Correcting the cause of paint blisters

Q. My question concerns paint blisters on the sunny side of a 39-year-old clapboard wall which has been painted and repainted with oil-base material. Two coats of latex have been applied in the last nine years. I suspect that the blisters are caused by insulation which was blown into the wall cavities two years ago. The blistering gets a little worse each summer. Behind the blisters is bare wood. What is the remedy? Kent R. Spelman Independence, Ohio

A. We doubt that the paint blisters are due to the wall insulation or to the latex over the oil-base paint.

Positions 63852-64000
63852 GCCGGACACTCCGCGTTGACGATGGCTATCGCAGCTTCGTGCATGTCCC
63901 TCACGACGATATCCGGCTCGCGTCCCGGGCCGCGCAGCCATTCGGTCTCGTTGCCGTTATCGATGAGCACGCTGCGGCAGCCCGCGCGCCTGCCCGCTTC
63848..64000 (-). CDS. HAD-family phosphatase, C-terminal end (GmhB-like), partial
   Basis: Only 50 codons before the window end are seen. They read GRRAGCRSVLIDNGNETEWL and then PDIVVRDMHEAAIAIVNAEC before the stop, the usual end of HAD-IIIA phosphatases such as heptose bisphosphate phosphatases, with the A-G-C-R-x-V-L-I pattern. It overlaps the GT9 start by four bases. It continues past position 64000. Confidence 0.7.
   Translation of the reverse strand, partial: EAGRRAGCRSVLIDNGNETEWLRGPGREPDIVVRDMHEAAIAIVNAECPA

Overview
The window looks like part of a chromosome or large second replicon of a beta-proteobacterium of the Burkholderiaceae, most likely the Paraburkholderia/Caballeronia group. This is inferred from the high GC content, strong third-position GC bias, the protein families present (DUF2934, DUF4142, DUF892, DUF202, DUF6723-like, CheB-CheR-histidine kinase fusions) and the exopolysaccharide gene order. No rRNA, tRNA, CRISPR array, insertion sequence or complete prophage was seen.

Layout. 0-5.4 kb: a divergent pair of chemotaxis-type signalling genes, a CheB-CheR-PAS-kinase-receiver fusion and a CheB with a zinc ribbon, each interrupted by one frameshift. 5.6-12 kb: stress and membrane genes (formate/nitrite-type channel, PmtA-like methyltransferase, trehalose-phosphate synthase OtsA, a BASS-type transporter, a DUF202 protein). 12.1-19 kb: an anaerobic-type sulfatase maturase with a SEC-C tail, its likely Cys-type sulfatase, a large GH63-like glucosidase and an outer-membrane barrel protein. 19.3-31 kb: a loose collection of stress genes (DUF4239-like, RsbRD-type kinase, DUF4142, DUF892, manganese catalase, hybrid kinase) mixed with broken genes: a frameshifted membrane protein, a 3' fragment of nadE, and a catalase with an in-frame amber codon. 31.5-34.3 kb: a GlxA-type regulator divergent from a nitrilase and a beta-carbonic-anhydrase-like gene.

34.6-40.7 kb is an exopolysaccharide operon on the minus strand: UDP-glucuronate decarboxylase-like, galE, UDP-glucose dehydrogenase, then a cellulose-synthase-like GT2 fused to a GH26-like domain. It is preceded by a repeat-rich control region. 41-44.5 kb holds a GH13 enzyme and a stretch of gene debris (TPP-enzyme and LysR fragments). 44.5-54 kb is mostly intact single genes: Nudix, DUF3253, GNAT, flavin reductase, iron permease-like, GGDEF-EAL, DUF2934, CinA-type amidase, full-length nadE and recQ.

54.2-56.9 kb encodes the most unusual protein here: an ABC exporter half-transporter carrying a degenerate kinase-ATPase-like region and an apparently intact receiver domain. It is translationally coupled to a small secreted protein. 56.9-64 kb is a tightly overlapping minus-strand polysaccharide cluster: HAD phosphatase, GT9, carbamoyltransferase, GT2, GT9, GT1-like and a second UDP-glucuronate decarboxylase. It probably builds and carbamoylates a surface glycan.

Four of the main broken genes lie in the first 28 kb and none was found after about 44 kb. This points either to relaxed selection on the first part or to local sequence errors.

The fact that bare wood shows under the blisters indicates that the original oil paint or primer has lost its adhesion to the wood substrate. A professional on-site inspection to verify this opinion is recommended.

Paint blisters on a nearly 40-year-old clapboard house are not uncommon.

Why? Additional coats of paint applied to the surface shrink when drying. A tremendous "pull" is thus exerted on the old surface.

Heat from the sun tends to further aggravate the problem by vaporizing any moisture in the wood and thus accelerating the formation of the blisters.

Ultimate correction lies in removing all the old paint (no fun) down to the bare wood. The sequence then is to prime the surface with an oil-base undercoater, followed with a top coat in a finish of your choice.

Admittedly, this program is not the easiest way to paint a house. Ho wever, until it is followed, there is no sure way to know when or if new paint blisters will appear.

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